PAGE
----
March 26th, 2008

there!, Hello

"In the Oceania wing of the Louvre I saw it: the totem."

There's a lesson I should really learn: Don't pick up another book when you're trying to read things for a review site (like Horror Reader). Not on a lark. Not even for first line tests. Particularly not by an author you KNOW is excellent. Not even if the book is short.

Don't.

Do.

It.

Unless you want to risk getting sucked in.

A lesson I should probably learn, yes. I feel I never will...


Today's subject line is the first line from the next book on my list of 2008 readings:

24) Beasts by Joyce Carol Oates (2003, Carol and Graf, 138 pages).
This novella opens in 2001, with protagonist Gillian Brauer discovering a piece of totemic artwork in Paris. The discovery triggers memories of tumultuous events from her college years, some 26 years before. As a twenty year old student, Gillian was in love... With poetry and particularly with her charismatic poetry workshop professor. That he was married to an eccentric sculptress made no difference, she (like many in the all girls Catamount College, in the Berkshire Mountains) was deeply infatuated with him. Her story begins as romantic, schoolgirl dream, but slowly transforms into something much more nightmarish... Fires are burning, both literally and figuratively in this work: acts of arson appear opposite aroused passions, and as Gillian's (and the other members of her poetry workshop) infatuations deepen into something much darker, much more primal, the question soon becomes just how many will end up consumed?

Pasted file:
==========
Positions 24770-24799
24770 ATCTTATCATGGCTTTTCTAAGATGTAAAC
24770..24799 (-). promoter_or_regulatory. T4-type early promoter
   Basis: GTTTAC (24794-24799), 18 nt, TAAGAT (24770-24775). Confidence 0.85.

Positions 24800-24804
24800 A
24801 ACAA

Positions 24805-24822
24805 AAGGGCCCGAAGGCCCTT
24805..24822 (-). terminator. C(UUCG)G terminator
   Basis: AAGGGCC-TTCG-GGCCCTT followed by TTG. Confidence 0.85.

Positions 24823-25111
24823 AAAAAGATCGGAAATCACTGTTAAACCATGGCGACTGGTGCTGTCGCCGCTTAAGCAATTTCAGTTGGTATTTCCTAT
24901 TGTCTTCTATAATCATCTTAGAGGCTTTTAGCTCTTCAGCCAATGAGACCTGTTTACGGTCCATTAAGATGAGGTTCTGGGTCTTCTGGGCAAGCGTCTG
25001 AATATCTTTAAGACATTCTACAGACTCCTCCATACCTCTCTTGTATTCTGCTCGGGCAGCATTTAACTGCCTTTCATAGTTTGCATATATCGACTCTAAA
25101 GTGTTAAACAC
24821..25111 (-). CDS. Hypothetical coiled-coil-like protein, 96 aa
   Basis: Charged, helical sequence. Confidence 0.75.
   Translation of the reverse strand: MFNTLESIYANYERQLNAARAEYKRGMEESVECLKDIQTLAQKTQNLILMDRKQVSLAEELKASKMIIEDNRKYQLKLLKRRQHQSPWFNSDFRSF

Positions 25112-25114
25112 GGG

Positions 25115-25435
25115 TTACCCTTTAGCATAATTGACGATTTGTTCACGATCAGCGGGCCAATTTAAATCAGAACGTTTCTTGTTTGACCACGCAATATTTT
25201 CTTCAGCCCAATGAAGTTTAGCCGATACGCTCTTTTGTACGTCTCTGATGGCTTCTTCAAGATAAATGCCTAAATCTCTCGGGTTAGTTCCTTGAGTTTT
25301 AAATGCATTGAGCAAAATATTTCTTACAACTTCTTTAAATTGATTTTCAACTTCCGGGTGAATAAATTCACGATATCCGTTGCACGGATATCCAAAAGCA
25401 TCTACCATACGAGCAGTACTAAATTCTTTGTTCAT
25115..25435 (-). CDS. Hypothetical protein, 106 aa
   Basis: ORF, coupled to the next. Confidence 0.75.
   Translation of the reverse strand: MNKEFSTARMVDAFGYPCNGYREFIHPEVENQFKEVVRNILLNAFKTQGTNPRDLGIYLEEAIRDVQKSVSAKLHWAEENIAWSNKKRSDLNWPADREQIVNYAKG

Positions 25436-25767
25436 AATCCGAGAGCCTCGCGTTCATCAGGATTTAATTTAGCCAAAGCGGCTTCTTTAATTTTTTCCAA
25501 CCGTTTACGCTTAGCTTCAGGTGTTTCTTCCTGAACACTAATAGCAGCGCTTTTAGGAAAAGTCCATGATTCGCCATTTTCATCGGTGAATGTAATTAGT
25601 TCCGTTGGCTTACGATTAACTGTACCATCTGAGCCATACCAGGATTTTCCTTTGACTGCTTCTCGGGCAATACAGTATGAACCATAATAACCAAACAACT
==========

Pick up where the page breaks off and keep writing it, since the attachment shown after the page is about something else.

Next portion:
Joyce Carol Oates possesses a beautiful ear for language, a talent for creating absorbing and illuminating psychological landscapes for her rich, quirky characters, and an excellent skill at interweaving the stuff of the gothic with more modern narrative sensibilities. Beasts demonstrates her talents in this slender, engaging story. It is powerful without resorting to melodrama, insightful and elucidating without navel gazing. In short, Beasts is fiction of the highest caliber, which I am already longing to revisit...


Next up: The book I was originally reading for Horror Reader (but which somehow ended up in another room, when Beasts was near to hand): Devil's Cape from first time author Rob Rogers.